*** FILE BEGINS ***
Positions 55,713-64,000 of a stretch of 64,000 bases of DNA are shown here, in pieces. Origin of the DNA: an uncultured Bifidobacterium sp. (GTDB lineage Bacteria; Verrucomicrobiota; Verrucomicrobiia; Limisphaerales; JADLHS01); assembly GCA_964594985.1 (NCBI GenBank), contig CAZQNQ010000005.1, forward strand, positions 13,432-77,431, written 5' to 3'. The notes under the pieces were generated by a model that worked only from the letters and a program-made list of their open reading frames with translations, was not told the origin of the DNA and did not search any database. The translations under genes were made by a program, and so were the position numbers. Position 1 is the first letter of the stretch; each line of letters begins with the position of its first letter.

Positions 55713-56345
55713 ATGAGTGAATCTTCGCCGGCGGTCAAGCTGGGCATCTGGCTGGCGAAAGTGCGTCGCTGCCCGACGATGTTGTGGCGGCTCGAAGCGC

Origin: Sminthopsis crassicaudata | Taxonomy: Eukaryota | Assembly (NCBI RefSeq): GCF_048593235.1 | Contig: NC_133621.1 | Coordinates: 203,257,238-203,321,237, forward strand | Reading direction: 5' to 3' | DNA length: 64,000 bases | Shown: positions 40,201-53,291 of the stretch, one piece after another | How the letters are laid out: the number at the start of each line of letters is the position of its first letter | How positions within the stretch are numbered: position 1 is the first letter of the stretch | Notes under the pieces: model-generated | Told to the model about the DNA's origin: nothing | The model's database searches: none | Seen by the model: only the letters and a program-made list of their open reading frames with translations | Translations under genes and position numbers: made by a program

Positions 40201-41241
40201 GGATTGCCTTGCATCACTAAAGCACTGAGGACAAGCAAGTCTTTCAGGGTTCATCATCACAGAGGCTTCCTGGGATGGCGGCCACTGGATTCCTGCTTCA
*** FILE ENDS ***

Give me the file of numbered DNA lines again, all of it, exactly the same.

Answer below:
Positions 55,713-64,000 of a stretch of 64,000 bases of DNA are shown here, in pieces. Origin of the DNA: an uncultured Bifidobacterium sp. (GTDB lineage Bacteria; Verrucomicrobiota; Verrucomicrobiia; Limisphaerales; JADLHS01); assembly GCA_964594985.1 (NCBI GenBank), contig CAZQNQ010000005.1, forward strand, positions 13,432-77,431, written 5' to 3'. The notes under the pieces were generated by a model that worked only from the letters and a program-made list of their open reading frames with translations, was not told the origin of the DNA and did not search any database. The translations under genes were made by a program, and so were the position numbers. Position 1 is the first letter of the stretch; each line of letters begins with the position of its first letter.

Positions 55713-56345
55713 ATGAGTGAATCTTCGCCGGCGGTCAAGCTGGGCATCTGGCTGGCGAAAGTGCGTCGCTGCCCGACGATGTTGTGGCGGCTCGAAGCGC

Origin: Sminthopsis crassicaudata | Taxonomy: Eukaryota | Assembly (NCBI RefSeq): GCF_048593235.1 | Contig: NC_133621.1 | Coordinates: 203,257,238-203,321,237, forward strand | Reading direction: 5' to 3' | DNA length: 64,000 bases | Shown: positions 40,201-53,291 of the stretch, one piece after another | How the letters are laid out: the number at the start of each line of letters is the position of its first letter | How positions within the stretch are numbered: position 1 is the first letter of the stretch | Notes under the pieces: model-generated | Told to the model about the DNA's origin: nothing | The model's database searches: none | Seen by the model: only the letters and a program-made list of their open reading frames with translations | Translations under genes and position numbers: made by a program

Positions 40201-41241
40201 GGATTGCCTTGCATCACTAAAGCACTGAGGACAAGCAAGTCTTTCAGGGTTCATCATCACAGAGGCTTCCTGGGATGGCGGCCACTGGATTCCTGCTTCA